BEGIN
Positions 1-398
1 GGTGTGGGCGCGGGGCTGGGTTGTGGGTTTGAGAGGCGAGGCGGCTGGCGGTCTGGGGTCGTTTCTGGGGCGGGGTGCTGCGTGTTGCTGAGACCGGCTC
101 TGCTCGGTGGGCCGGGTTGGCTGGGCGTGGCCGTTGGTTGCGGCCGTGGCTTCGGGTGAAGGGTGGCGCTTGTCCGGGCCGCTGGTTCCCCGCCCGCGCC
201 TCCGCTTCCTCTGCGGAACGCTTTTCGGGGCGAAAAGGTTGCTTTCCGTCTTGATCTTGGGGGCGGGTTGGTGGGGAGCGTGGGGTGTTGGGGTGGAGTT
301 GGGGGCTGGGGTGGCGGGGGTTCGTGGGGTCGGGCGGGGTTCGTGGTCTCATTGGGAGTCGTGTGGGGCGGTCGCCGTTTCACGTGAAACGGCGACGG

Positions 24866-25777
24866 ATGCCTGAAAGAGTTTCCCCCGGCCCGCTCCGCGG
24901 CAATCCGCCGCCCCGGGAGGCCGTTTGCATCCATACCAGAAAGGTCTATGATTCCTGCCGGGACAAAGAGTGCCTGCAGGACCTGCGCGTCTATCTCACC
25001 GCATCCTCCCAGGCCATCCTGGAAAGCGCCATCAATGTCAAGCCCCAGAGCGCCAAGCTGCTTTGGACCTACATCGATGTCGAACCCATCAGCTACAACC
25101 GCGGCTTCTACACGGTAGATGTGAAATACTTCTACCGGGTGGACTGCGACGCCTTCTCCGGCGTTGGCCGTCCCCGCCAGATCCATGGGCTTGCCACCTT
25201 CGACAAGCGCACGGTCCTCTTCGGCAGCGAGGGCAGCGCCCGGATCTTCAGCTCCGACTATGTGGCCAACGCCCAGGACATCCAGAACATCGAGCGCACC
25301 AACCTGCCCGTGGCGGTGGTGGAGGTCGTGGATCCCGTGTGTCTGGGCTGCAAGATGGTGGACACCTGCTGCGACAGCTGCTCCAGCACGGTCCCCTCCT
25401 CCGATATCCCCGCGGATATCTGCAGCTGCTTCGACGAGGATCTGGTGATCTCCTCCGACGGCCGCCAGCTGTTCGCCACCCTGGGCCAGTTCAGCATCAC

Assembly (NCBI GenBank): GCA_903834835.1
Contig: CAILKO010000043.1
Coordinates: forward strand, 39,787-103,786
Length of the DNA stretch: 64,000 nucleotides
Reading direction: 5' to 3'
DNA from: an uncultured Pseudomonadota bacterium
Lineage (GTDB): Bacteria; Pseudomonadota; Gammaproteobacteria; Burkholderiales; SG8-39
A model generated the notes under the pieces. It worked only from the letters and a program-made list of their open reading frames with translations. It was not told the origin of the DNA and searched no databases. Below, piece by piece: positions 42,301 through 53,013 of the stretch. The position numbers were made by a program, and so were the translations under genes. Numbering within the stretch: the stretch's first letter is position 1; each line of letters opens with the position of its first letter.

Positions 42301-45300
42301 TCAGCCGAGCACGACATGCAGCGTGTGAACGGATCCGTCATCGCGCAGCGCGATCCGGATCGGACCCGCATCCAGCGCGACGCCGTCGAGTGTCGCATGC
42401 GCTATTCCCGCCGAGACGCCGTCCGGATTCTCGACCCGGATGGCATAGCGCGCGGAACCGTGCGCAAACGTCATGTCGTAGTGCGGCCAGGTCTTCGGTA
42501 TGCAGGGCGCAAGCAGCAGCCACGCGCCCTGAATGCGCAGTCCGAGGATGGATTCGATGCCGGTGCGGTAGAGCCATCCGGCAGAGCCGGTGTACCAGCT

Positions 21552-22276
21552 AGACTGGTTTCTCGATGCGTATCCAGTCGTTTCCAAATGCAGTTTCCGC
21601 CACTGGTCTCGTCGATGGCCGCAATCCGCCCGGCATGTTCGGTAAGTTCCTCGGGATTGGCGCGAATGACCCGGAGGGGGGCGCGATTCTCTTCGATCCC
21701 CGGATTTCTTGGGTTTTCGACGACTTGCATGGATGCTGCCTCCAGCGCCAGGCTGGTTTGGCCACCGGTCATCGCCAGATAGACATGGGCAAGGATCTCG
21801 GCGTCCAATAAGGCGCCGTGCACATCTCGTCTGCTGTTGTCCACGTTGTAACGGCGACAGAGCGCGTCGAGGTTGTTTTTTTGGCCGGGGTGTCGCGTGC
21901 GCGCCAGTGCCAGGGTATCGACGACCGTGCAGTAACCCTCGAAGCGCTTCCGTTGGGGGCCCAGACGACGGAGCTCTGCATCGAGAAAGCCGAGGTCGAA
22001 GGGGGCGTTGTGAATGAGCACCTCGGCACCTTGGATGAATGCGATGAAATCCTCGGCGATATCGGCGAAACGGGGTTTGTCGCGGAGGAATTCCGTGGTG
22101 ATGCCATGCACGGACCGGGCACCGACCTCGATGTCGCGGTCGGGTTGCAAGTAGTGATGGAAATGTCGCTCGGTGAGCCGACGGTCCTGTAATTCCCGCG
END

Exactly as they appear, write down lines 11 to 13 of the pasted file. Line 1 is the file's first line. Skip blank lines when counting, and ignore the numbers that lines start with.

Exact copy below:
25201 CGACAAGCGCACGGTCCTCTTCGGCAGCGAGGGCAGCGCCCGGATCTTCAGCTCCGACTATGTGGCCAACGCCCAGGACATCCAGAACATCGAGCGCACC
25301 AACCTGCCCGTGGCGGTGGTGGAGGTCGTGGATCCCGTGTGTCTGGGCTGCAAGATGGTGGACACCTGCTGCGACAGCTGCTCCAGCACGGTCCCCTCCT
25401 CCGATATCCCCGCGGATATCTGCAGCTGCTTCGACGAGGATCTGGTGATCTCCTCCGACGGCCGCCAGCTGTTCGCCACCCTGGGCCAGTTCAGCATCAC